The Objectivity of Practical Reasons

Dissertation, Harvard University (2001)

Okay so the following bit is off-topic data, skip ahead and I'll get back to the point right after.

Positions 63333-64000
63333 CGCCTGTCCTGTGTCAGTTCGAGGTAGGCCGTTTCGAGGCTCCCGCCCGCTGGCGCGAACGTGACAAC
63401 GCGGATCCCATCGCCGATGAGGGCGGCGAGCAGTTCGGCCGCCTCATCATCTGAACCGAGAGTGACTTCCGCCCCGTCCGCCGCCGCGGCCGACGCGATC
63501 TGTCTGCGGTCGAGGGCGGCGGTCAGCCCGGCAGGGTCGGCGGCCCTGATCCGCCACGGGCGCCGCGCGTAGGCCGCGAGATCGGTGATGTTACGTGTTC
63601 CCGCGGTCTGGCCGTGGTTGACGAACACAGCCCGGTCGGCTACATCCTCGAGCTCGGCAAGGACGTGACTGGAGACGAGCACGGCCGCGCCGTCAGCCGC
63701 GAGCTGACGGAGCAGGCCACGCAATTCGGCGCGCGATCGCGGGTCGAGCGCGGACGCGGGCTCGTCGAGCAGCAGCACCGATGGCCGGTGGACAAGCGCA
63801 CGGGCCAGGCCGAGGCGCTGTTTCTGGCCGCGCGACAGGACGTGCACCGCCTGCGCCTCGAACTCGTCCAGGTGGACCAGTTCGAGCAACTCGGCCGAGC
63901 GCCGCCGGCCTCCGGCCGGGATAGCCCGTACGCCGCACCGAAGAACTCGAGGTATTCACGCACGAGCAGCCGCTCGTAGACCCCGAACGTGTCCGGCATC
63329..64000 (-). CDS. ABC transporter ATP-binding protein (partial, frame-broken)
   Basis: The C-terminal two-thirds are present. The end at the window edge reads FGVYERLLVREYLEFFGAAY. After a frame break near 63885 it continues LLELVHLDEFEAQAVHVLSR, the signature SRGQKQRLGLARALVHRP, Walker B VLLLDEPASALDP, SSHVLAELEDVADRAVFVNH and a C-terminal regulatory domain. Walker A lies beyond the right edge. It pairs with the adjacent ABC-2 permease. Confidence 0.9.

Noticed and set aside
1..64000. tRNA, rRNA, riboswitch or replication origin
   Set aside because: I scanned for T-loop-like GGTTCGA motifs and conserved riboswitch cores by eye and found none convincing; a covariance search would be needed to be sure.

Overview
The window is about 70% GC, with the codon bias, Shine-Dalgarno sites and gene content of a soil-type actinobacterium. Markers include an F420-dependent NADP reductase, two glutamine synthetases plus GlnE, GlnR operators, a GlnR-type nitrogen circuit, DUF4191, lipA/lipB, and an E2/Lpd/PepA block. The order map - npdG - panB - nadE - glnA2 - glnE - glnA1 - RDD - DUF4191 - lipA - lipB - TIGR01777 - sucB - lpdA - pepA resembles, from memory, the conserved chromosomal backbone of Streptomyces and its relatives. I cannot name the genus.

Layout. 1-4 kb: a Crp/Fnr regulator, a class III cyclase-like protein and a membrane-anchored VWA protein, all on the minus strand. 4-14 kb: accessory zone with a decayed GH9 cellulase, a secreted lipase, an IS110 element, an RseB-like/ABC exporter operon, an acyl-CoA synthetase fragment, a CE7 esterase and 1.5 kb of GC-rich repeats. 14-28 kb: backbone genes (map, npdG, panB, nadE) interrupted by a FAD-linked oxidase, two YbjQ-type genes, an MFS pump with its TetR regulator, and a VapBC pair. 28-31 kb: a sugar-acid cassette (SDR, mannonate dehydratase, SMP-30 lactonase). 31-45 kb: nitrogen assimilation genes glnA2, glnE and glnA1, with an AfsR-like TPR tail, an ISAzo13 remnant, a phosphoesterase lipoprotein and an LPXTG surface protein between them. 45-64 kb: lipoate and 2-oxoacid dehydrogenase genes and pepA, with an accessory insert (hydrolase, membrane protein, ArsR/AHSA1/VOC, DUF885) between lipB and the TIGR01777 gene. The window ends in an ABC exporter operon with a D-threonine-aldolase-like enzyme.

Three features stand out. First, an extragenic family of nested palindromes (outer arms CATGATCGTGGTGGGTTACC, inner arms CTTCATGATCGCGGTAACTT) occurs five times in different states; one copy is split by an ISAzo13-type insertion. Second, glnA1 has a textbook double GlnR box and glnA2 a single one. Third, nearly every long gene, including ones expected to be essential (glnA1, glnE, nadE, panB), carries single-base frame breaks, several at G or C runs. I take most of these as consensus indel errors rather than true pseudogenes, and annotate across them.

This dissertation examines what is required for judgments about practical reasons to have the objectivity we ordinarily accord to them and which accounts of practical reasons can explain objectivity in this sense. ;In the first section of this dissertation, I assume that objectivity involves "independence from attitudes" but suggest that this can be explained in terms of the notion of invariance. In particular, the judgment that some consideration is a good reason is objectively true if, and only if, its truth is invariant with respect to any possible difference in attitudes. I explain how our ordinary aspiration to objectivity, so understood, extends beyond moral claims to prudential judgments, instrumental judgments, and even judgments in "matters of taste." Though our claim to objectivity is in this sense more radical than is commonly believed, it does not, contrary to received opinion, presuppose any idea of "metaphysical independence." It matters for objectivity that the truth of a practical judgment is invariant with respect to attitudes; but our claim to objectivity presupposes no particular explanation as to why this relation of invariance holds. ;In the second main section of this dissertation, I set out a constructivist account of practical reasons, namely: a judgment about reasons is true if and only if it is the judgment one would make provided excellent practical reasoning, in conditions ideal for practical reflection. Constructivism, so characterized, captures objectivity in the sense of invariance with respect to attitudes. But it does so, I claim, without collapsing into either conventionalism or Platonism. I distinguish constructivism from these other positions by articulating its core notion, the notion of a norm of practical reasoning. ;The third section of this dissertation argues that two forms of "naturalism" fail to capture objectivity in the sense that ordinarily matters to us. Dispositional theories of reasons, on the one hand, either tacitly assume the idea of a norm of practical reasoning or straightforwardly fail to capture objectivity. Expressivist accounts of practical judgment, on the other hand, trivialize our claim to objectivity
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